Questionable HMDA annual income values can compromise the integrity of fair lending and Community Reinvestment Act (CRA) analysis. This field seems straightforward, right? The lender reports the “gross annual income relied on in making the credit decision”. The lender should “round all dollar amounts to the nearest thousand”.
The 2020 Filing Instruction Guide (FIG) also provides specific cases when NA is appropriate (the field should never be blank):
- Purchased Loans
- Non-natural person
- Multifamily Affordable Units
- Loan to an Employee
- Credit decision not requiring consideration of income (e.g., streamline refinancings)
The two most common issues with questionable incomes are zeroes and low values (under the level expected to qualify). Interestingly, HMDA rules allow the lender to submit a LAR with any positive/negative number, zero or NA. This latitude opens the door for bad data to slip through edit checks and into your analysis without scrutiny. When it comes time to run matched pairs or underwriting matched pairs this may cause false positives (looks like a fair lending problem but it’s not) or false negatives (is a fair lending problem but looks like it’s not) in your analysis. Moreover, in a CRA or affordable lending context, reporting incomes of less than $10,000, including negative incomes, may have the unintended effect of falsely suggesting an application was made to a low-income family.
CFPB Edit Checks
These reporting mistakes may be flagged with the following CFPB quality edit check:
Looking at the national HMDA data, it is apparent that some lenders are struggling with the income reporting issue. Based on the 2019 Snapshot, 315,830 applications have an income of 10 or below (including zeroes and negatives). That represents a 21.1% share of what the CRA and GSEs would classify as “low income” applications. This involved 3,179 lenders (a 57.8% share of the total number of reporters).
So what do you need to do?
- Isolate the questionable annual income values, if any.
- Make sure the values reported have a logical explanation. For example, many of the zero-income values appear to be associated with loan programs that do not require consideration of income, for example, FHA streamlined refinancing.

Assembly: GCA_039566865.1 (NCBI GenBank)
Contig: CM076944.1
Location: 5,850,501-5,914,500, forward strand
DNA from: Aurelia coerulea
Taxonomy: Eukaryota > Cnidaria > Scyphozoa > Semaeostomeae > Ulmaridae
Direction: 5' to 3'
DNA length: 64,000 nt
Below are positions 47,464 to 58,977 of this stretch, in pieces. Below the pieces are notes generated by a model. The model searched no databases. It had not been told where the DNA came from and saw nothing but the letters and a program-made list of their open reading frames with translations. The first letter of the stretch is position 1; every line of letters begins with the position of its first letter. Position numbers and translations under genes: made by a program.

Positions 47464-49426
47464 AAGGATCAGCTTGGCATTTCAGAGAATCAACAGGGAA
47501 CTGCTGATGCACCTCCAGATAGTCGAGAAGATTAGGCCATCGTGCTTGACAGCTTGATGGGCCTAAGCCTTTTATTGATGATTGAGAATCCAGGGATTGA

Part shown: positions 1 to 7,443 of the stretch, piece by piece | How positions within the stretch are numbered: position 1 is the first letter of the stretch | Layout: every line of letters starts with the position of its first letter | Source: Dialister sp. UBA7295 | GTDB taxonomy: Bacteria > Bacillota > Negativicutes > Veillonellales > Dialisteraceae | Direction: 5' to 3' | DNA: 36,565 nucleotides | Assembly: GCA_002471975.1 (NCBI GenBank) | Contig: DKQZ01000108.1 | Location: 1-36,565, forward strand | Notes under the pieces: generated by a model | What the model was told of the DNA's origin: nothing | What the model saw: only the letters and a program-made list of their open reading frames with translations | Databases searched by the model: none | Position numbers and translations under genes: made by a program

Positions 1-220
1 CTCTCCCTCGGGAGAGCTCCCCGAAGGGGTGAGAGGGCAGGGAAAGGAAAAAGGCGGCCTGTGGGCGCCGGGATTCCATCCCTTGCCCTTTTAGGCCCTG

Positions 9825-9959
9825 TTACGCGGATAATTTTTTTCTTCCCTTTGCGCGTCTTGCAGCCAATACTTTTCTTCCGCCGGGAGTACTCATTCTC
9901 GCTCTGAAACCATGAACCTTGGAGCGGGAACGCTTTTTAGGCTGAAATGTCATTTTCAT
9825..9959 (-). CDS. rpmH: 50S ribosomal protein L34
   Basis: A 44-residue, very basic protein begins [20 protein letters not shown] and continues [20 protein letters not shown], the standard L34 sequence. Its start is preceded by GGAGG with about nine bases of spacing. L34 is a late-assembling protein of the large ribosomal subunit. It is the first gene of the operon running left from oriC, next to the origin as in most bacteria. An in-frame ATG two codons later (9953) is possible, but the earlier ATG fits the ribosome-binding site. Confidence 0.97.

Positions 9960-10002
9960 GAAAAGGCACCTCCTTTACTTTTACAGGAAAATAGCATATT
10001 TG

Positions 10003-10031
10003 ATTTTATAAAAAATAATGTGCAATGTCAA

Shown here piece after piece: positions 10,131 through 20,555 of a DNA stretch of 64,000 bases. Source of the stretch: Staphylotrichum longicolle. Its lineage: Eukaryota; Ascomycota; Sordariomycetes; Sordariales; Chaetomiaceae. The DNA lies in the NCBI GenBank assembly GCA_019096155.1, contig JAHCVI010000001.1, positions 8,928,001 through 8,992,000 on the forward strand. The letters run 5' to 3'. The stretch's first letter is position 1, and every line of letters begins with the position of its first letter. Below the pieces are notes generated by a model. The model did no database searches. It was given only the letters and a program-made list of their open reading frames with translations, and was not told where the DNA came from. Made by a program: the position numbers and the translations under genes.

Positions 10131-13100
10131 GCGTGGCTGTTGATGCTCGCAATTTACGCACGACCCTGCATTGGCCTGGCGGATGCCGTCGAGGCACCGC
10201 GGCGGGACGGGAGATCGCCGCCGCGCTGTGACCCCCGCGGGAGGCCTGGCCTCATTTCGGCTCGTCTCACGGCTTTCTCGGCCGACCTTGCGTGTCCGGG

- Compare the HMDA income value to the product of the monthly underwriting income from LOS multiplied by 12. After rounding, the two numbers should match. If not, you have confirmed a problem that needs research. We are aware of several cases where the lender reported monthly rather than annual incomes.
- Pay attention to the quality edits, in particular Q640. Quality edit issues will not cause your HMDA data to be rejected. However, a smart examiner will focus on such an issue because it reflects on the integrity of your compliance management system.
Unfortunately, lenders with inaccurate LAR records are getting credit for “low” income lending. A borrower who makes less than 50% of the median income is deemed a low-income borrower in the bank regulators’ Community Reinvestment Act (CRA) regulations (see, for example, the Office of the Comptroller of the Currency regulation).
The underlying principle of fair lending and CRA analysis is peer benchmarking, to see how the subject lender compares to its peers. But what happens when peers aren’t exactly following the HMDA Filing Instruction Guide in their submissions? The consequences could be that the subject lender looks more like an outlier than they really are.
Bottom line, if you think your “low” income results could be artificially lower vis-à-vis peers, you might want to further investigate your peers’ HMDA submission coding. Or reach out to the ComplianceTech team for help. With our LendingPatterns™ software, we can identify these loans by lender in your lending footprint.